In my Commentary on Tuesday I suggested that Turnbull’s announcement at the WA Liberal Party’s conference held last weekend that each State would now be guaranteed a minimum share of GST revenue was, once again, lacking in any serious analysis or any checking first even with senior ministers, let alone other states. It has subsequently emerged that the new arrangements, the calculation of which has not been stated, are first to be discussed with other states and that it is unclear when they might start (although WA Premier Barnett who has an election next March says he thought it would be this calendar year). The Australian also published an analysis on the assumption that the minimum share would likely be 75% and that WA (now receiving only 30%) might not receive any future benefit from any such arrangement. My letter to the Australian on the issue was published yesterday with four others (see GST Shares).
The latest Newspoll showing a negative TTP of 49/51 for the Coalition (see below) has sent the Turnbull government, and the Liberal Party itself, a clear message to fix the role being played by the current leadership. The poll includes a section indicating only 19% favoured allowing the States to impose an income tax. This does not necessarily rule out such a development in the future. But it confirms that the handling of the issue by Turnbull has been so bad that, as suggested in yesterday’s Commentary, it requires a major change in the role being played by him as PM.
Today’s Newspoll shows the two major parties are now on the same TPP (down from a steady 53/47 for the Coalition). Although Turnbull remains clearly preferred as PM, his indecisiveness over whether to raise the GST/cut income tax and his failure to produce any new substantive economic policy has contributed to the downturn. Turnbull’s general approach of not ruling any policy in or out –and then not deciding on anything – has not helped and his net satisfaction rating is down to 10 compared with 38 in mid-November. As Rowan Dean put it in Saturday’s AFR, “Turnbull: The Force Awakens has lost business to Deadbill”.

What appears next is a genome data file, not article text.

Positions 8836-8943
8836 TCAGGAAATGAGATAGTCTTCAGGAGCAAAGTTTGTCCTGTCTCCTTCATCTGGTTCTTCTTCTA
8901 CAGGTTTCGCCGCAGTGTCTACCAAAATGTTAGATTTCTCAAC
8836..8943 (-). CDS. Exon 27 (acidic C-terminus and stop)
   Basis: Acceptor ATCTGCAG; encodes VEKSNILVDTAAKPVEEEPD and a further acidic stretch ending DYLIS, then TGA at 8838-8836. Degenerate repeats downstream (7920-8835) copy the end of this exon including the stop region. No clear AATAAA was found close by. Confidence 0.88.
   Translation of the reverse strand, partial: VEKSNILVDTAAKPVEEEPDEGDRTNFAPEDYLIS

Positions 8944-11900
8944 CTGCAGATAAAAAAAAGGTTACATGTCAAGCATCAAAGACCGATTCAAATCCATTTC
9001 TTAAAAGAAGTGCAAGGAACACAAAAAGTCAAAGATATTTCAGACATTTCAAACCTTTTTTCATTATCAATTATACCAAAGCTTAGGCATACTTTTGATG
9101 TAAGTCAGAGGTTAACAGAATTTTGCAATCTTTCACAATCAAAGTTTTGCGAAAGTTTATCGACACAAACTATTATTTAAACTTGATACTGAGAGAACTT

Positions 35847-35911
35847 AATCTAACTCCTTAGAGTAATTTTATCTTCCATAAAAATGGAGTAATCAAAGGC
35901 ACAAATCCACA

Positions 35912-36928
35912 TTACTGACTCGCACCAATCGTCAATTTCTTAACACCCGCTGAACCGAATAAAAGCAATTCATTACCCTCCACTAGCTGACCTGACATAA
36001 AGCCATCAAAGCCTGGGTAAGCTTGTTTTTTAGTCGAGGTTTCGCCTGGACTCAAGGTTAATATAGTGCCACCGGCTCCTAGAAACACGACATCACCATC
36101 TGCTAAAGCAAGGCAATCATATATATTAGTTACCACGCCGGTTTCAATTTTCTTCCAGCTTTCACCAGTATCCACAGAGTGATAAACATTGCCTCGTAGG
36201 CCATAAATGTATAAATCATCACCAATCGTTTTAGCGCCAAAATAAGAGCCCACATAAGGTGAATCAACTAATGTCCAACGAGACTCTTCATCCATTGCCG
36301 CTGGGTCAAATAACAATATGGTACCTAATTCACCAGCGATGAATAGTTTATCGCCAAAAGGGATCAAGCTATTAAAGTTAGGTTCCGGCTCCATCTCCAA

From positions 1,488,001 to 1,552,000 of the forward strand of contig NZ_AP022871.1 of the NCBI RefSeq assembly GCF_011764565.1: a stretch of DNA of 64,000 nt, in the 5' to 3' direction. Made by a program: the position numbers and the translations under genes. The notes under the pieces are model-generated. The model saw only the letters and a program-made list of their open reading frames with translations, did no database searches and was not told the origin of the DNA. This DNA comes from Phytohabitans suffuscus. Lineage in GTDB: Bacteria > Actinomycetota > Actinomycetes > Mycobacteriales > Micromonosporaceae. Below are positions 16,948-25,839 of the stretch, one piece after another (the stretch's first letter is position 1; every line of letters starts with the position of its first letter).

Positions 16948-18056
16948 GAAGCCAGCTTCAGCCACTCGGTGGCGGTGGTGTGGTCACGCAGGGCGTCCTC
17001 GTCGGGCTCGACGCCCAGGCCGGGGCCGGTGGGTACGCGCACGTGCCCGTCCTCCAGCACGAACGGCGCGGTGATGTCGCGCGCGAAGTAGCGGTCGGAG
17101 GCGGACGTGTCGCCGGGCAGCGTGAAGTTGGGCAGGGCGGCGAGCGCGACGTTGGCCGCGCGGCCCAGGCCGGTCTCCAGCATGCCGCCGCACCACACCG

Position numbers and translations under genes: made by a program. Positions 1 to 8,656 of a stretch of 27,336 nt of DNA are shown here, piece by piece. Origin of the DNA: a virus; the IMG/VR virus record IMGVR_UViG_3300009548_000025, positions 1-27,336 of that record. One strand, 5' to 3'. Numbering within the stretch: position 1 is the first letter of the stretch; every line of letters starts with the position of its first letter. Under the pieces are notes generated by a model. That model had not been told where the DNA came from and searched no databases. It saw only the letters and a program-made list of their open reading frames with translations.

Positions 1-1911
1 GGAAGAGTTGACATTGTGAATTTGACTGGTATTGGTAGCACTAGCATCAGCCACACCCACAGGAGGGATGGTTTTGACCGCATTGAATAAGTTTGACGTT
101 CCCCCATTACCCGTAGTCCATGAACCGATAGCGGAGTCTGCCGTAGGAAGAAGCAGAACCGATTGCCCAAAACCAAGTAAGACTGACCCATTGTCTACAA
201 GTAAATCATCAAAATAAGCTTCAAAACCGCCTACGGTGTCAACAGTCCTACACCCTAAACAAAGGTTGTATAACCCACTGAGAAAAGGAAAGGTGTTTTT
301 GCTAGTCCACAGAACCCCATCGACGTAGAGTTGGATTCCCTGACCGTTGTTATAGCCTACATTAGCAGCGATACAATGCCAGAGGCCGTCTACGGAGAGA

It is not often that one accepts most assertions and back up used by 7.30’s Leigh Sales when interviewing a minister from the Coalition Government. But her interview of Scott Morrison after he gave a 9 page address to the National Press Club (text attached with 5 pages of Q&A) go to the heart of the problem with the performance of the government led by Turnbull since he became PM. The text of her interview with SM is set out below and attached are comments on the address by her, another ABC interviewer and Shadow Treasurer Bowen. Following are the main points arising from SM’s presentation and his interview with Sales.
The CEO of CSIRO, Dr Larry Marshall, who was appointed in Jan 2015, has set the cat amongst the pigeons, including some international ones, by declaring that the organisation will cease to examine the causes of climate change and concentrate instead on how to mitigate the effects of it (see “CSIRO Head Abandons Research on Climate Change”). The clear implication is that he regards the science as settled. But although a physicist, Marshall appears to have had no experience in analysing climate change. His CV indicates that he is an “innovator” - and an exaggerator who claims (unbelievably) Australia has been responsible for “more than 100 great inventions”
We have now experienced two meetings/summits of world leaders following the Paris terrorist attacks last Friday, one by the G20 in Turkey and one in Manila by those involved in the negotiation of the Trans-Pacific Partnership trade agreement (still to be approved by the US Congress). Although there was a general recognition at both meetings that the Islamic State constituted a powerful force and agreement that “something needs to be done” to combat it, no specific combined response was agreed, except that whatever else might be done boots on the ground are ruled out.